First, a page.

Human Rights attorney Scott Horton debated Hoover Institution Senior Fellow Peter Berkowitz on human rights and the rules of warfare in a debate organized by the Pomona Student Union on Mar. 4 at 7 p.m. in Edmunds Ballroom. . . .
Raise the banner of individual liberty and govern under it.
In law schools — as well as in public discourse and at the highest levels of government — international law, particularly the law of armed conflict, has become a hot topic...
James Comey is a legend in his own mind. He expressed part of the legend to Donald Trump when, according to one his memos, he told the president on January 27, 2017: He could count on me to always tell him the truth. I said I don’t do sneaky things, I don’t leak, I don’t do weasel moves.
In Book I of “Plato’s Republic,” Socrates observes that master doctors serve as our guardians against the most dangerous diseases while possessing the greatest skills for surreptitiously producing them. The quality of doctors’ character makes all the difference.
In October 2001, in response to the terrorist attacks of September 11, Congress passed, and President Bush signed, the USA Patriot Act. The law is intended to prevent future terrorist acts by enhancing various law enforcement tools. Critics argue that the Patriot Act is a dangerous infringement on American civil liberties. Now, more than two years after the passage of the Patriot Act, do we have any evidence that the critics are right? For that matter, do we even know whether the Patriot Act is working to deter terrorism? Should the Patriot Act be allowed to expire, or should its provisions become a permanent part of the war on terrorism?
In late 2001, in response to the terrorist attacks of 9/11, the Bush administration proposed the USA Patriot Act, which gave law enforcement agencies expanded surveillance and intelligence-gathering powers. Congress overwhelmingly approved the Patriot Act on the condition that most provisions of the act would expire in 2005. President Bush now wants all provisions of the act extended. Should they be? Or are the provisions dangerous and unnecessary infringements on our civil liberties? Peter Robinson speaks with Jenny Martinez and John Yoo.
In June 2013, when he began leaking thousands of classified documents — from among hundreds of thousands that he had stolen — about America's global surveillance programs, Edward Snowden, a former employee of the National Security Agency, confirmed the arrival of the cyber era...
Following the September 11 terrorist attacks, Congress passed and President Bush signed the USA Patriot Act—legislation intended to thwart the threat of domestic terrorism. Critics were quick to denounce USA Patriot as a dangerous expansion of government power at the expense of our civil liberties. Are the critics right? Or can we win the war on terrorism without sacrificing our civil liberties here at home? And what has the American experience in earlier crises, such as the Civil War and the two world wars, taught us about balancing national security and personal freedom?
Do enemy combatants in the war on terror have any legal rights? The United States now holds more than 650 persons captured during the war on terrorism at our naval base in Guantanamo, Cuba. The government is holding them indefinitely, without charging them and without offering them access to American courts or legal counsel. Is this legal? Do federal courts have jurisdiction in this matter, or do these detainees exist completely outside of the American legal system?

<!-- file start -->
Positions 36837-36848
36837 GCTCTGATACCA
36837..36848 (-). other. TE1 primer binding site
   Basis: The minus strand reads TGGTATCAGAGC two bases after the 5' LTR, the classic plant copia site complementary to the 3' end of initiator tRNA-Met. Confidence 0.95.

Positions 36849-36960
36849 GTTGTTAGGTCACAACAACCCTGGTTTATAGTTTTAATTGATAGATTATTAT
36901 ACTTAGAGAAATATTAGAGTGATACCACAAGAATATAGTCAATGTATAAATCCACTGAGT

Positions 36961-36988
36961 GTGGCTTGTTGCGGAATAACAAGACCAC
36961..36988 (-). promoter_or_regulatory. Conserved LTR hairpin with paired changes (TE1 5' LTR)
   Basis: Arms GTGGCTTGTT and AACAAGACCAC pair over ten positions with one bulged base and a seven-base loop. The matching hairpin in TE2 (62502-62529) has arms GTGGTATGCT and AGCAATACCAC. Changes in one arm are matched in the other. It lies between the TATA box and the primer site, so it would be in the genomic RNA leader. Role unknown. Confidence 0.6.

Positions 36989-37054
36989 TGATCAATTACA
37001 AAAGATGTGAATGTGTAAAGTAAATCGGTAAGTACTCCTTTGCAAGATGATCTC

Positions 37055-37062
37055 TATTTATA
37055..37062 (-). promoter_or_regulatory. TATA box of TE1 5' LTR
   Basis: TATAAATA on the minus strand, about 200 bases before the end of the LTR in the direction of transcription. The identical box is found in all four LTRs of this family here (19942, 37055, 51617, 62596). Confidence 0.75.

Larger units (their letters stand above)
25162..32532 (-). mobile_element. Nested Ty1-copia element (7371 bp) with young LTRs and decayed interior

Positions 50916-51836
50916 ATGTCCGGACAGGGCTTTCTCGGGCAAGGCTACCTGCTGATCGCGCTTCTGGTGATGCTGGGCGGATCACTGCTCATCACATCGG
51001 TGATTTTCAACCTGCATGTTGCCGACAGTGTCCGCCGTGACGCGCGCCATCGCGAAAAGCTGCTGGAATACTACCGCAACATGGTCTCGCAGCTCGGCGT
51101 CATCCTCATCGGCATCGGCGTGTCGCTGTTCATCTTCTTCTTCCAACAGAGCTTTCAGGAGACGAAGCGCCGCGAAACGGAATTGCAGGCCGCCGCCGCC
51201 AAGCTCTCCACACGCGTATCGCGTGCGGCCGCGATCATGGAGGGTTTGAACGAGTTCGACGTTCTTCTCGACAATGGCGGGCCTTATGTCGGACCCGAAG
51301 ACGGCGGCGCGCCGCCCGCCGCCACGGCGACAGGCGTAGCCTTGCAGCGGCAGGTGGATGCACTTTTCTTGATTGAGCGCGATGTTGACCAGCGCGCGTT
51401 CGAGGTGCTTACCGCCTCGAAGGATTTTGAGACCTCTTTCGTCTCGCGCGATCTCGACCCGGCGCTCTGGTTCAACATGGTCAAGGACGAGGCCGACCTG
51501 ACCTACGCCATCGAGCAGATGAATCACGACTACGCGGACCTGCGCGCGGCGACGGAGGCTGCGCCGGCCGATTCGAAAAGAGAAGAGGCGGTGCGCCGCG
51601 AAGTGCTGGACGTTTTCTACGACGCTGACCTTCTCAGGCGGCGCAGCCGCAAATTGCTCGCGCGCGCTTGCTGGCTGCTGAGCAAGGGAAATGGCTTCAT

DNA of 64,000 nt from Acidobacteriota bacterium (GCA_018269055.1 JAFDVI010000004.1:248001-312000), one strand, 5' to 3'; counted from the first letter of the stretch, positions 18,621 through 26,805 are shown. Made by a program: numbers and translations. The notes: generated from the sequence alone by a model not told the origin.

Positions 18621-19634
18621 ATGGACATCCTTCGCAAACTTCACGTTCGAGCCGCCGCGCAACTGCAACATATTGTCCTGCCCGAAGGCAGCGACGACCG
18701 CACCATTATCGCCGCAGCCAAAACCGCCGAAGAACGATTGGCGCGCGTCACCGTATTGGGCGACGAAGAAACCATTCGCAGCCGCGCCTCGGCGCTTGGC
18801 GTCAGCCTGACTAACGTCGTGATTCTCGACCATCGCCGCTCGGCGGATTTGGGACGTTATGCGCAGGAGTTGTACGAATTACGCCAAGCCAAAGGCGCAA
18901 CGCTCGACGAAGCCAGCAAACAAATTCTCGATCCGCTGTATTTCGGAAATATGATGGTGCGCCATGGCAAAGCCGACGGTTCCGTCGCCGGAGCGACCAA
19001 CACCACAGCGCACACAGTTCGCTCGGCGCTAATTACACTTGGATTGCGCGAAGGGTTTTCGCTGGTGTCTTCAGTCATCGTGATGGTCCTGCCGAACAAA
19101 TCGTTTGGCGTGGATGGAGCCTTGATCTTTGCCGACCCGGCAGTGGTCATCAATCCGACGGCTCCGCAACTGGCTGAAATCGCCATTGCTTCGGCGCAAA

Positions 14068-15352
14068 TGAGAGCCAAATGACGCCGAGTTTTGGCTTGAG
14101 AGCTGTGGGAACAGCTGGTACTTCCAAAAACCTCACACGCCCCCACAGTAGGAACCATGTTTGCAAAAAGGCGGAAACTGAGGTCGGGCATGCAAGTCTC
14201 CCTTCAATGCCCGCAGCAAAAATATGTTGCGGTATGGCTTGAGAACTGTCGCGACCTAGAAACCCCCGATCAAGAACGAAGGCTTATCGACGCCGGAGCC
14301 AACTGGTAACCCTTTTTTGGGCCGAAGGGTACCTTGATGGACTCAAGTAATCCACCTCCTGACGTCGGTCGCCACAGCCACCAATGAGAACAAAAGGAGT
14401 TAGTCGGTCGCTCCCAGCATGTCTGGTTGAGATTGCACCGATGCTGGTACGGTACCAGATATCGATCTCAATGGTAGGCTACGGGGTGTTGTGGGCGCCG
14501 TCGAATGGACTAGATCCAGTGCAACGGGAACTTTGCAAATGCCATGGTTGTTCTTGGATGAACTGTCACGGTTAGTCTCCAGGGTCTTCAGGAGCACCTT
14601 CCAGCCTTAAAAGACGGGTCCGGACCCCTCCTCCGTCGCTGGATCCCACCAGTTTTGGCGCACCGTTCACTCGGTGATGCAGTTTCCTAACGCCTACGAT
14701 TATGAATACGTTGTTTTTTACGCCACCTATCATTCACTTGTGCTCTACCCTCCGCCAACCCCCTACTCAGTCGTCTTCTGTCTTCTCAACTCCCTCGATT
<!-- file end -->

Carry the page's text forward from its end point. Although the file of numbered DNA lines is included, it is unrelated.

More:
In the new online volume, Future Challenges in National Security and Law, members of the Hoover Institution’s Koret-Taube Task Force on National Security and Law and guest contributors offer incisive commentary on the controversies that have erupted over national security law in the wake of the 9/11 attacks, laying the foundations for understanding such future issues...
Democracy and freedom currently hang by a thread in Hong Kong. How much longer will China tolerate dissent before violently crushing the protests? What is America's role and responsibility in the fight to save liberty in Hong Kong?
Does the war on terrorism threaten our civil liberties? Benjamin Franklin famously admonished, "They that can give up essential liberty to obtain a little temporary safety deserve neither liberty nor safety." Are we today being asked to give up essential liberties for temporary safety? If so, is it worth it? Or are the fears that the government's war on terrorism will trample our freedoms overblown?
In June 2003, a European constitutional convention presented the fruits of 18 months of work: a draft constitution for the European Union that runs to more than 200 pages. Why does the European Union even need a constitution? Will the constitution limit the powers of the EU over the member countries, or does it mean the creation of a European superstate? Should the constitution be ratified, or is it just a colossal mistake?
Terrorism, the Laws of War, and the Constitution examines three enemy combatant cases that represent the leading edge of U.S. efforts to devise legal rules, consistent with American constitutional principles, for waging the global war on terror. The distinguished contributors analyze the crucial questions these cases raise about the balance between national security and civil liberties in wartime and call for a reexamination of the complex connections between the Constitution and international law.
Did the Boumediene decision represent a victory for separation of powers? Hardly, despite what the Supreme Court majority claimed. Instead, it was judicial overreach. By Peter Berkowitz.
What happens when South Korean students take a close look at American democracy. By Peter Berkowitz.